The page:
Here’s the rub: Newmarket is taking a stand against allowing erotic massage in the municipality.
During Monday’s committee of the whole meeting, councillors heard 15 deputations and received four items of correspondence on the issue of body rub parlours in Newmarket. Currently, the town is considering a new bylaw as the current one is seen by many to negatively impact legal businesses such as health spas.
“I don’t want to send a message to our community that prostitution or sex work is acceptable,” said Mayor John Taylor. “I don’t want to send that message to my daughter. I don’t want to send that message to the youth of our community. I think we should take a strong position.”
During Monday’s meeting, councillors voted unanimously to direct staff to scrap the body rub parlour definition entirely and replace it with a new "personal wellness centre" classification. Language was added to the motion that this would include a full prohibition on any business related to sexual activity.
Under this model, anyone who wants to open a massage business of any kind needs to have some kind of training. Anyone who can't meet those requirements would not be able to get a business licence, and there would need to be a vigorous vetting process to stop unqualified businesses from attempting to sneak into this classification.
Deputy Mayor Tom Vegh talked about the argument being made that taking this action would drive the sex trade underground.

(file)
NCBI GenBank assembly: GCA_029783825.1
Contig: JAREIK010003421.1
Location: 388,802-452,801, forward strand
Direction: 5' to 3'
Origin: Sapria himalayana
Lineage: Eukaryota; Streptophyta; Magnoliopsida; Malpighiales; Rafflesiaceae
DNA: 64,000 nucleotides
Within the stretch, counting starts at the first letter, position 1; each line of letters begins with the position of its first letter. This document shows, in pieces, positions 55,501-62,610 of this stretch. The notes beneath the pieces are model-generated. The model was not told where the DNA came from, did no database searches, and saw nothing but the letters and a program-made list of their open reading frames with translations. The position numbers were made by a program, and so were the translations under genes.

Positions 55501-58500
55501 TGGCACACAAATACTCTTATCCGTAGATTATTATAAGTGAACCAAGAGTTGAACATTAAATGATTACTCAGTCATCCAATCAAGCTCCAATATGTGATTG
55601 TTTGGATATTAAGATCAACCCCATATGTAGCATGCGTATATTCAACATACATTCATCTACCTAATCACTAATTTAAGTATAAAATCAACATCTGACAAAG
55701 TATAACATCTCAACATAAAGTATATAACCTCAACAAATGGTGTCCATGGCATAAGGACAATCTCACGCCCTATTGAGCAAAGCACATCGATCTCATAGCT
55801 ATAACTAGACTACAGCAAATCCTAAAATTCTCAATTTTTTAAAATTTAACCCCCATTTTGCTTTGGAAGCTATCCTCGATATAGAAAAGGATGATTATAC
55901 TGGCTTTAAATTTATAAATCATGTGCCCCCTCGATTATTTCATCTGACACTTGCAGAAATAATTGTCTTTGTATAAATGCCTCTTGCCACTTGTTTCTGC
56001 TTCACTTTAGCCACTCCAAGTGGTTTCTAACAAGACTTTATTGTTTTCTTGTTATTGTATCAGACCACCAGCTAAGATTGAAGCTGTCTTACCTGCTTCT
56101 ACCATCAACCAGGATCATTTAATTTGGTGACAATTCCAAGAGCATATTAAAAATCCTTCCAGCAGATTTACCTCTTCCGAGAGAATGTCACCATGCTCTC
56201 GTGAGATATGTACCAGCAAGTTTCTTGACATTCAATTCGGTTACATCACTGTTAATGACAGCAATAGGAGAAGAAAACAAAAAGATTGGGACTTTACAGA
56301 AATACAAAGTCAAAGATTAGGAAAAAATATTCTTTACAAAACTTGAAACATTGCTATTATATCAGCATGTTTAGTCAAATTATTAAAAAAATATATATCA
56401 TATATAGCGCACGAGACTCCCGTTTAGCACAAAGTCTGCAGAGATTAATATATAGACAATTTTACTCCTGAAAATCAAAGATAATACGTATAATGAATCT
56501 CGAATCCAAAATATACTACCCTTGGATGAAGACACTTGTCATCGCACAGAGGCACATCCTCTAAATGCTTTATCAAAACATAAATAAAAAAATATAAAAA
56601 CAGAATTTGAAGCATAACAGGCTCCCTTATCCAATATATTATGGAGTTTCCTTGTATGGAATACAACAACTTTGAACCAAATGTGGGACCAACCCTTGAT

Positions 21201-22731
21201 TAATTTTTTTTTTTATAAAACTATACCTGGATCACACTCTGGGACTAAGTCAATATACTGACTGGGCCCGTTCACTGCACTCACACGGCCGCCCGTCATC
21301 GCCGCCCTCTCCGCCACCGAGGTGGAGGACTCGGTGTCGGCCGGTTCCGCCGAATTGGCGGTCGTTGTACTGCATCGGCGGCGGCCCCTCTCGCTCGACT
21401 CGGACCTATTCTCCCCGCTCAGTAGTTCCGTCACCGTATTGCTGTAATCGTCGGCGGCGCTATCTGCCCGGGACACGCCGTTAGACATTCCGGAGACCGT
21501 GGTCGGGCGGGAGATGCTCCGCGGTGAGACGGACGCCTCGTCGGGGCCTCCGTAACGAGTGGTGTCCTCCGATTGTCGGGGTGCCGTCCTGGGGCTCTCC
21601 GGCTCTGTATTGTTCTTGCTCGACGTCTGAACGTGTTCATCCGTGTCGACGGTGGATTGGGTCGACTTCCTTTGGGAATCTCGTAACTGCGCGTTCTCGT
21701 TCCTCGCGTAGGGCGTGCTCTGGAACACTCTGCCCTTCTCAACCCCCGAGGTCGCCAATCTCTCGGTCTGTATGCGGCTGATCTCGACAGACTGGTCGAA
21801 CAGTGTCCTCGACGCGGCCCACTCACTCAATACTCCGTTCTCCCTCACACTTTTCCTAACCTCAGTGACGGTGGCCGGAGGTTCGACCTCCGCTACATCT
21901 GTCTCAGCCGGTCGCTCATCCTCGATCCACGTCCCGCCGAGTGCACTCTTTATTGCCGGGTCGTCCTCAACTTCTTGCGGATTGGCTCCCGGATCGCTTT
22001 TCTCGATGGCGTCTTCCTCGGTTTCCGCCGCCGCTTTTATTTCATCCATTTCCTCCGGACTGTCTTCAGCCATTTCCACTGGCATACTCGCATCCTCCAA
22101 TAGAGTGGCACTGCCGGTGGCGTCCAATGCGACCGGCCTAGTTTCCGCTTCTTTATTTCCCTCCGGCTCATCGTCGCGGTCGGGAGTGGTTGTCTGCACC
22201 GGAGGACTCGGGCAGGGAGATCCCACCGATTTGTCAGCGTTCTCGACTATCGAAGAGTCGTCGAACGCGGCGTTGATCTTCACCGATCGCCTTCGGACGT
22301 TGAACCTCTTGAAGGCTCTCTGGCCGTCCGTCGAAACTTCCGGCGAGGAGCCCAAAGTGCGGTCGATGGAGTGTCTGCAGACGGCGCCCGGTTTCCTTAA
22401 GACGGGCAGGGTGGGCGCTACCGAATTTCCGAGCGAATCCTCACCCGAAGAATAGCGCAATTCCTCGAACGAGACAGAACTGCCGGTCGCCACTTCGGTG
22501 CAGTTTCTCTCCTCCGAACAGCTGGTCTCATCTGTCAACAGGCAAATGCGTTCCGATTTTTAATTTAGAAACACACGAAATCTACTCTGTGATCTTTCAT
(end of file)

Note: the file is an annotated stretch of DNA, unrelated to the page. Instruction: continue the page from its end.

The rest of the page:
“I think we really just want to drive it out of our town, quite frankly,” said Vegh. “I don’t think it’s consistent with the values of our town.”
The definition of a "body rub parlour" under the current bylaw, which was passed in 2002, is considered by some to be too broad. Under Newmarket's current bylaw, any business that provides massages by someone who is not a provincially licensed massage therapist is deemed a body rub parlour.
The problem is that this definition lumps in wellness centres and holistic practitioners, such as estheticians or Reiki practitioners, with businesses that provide erotic massages.
During the meeting, 15 different parties provided deputations, ranging from Newmarket business owners concerned that their legitimate businesses would be affected, to former victims of human trafficking, representatives from agencies against human trafficking, advocates for sex worker rights, advocates for HIV awareness and advocates for anti-racism initiatives.
Some spoke in favour of adding regulations to protect workers, or against regulations that could potentially cause harm.
While multiple councillors thanked all the deputants for sharing their knowledge on the subject, Taylor cautioned that some of the points and suggestions made were beyond the purview of one municipal government.
“The issues that are being raised are ones that need to be raised at a legal and federal level,” he said.
Now that council has provided a general direction, staff will work with stakeholders to draft a bylaw to be presented to councillors at a future time.
— with files from Alan S. Hale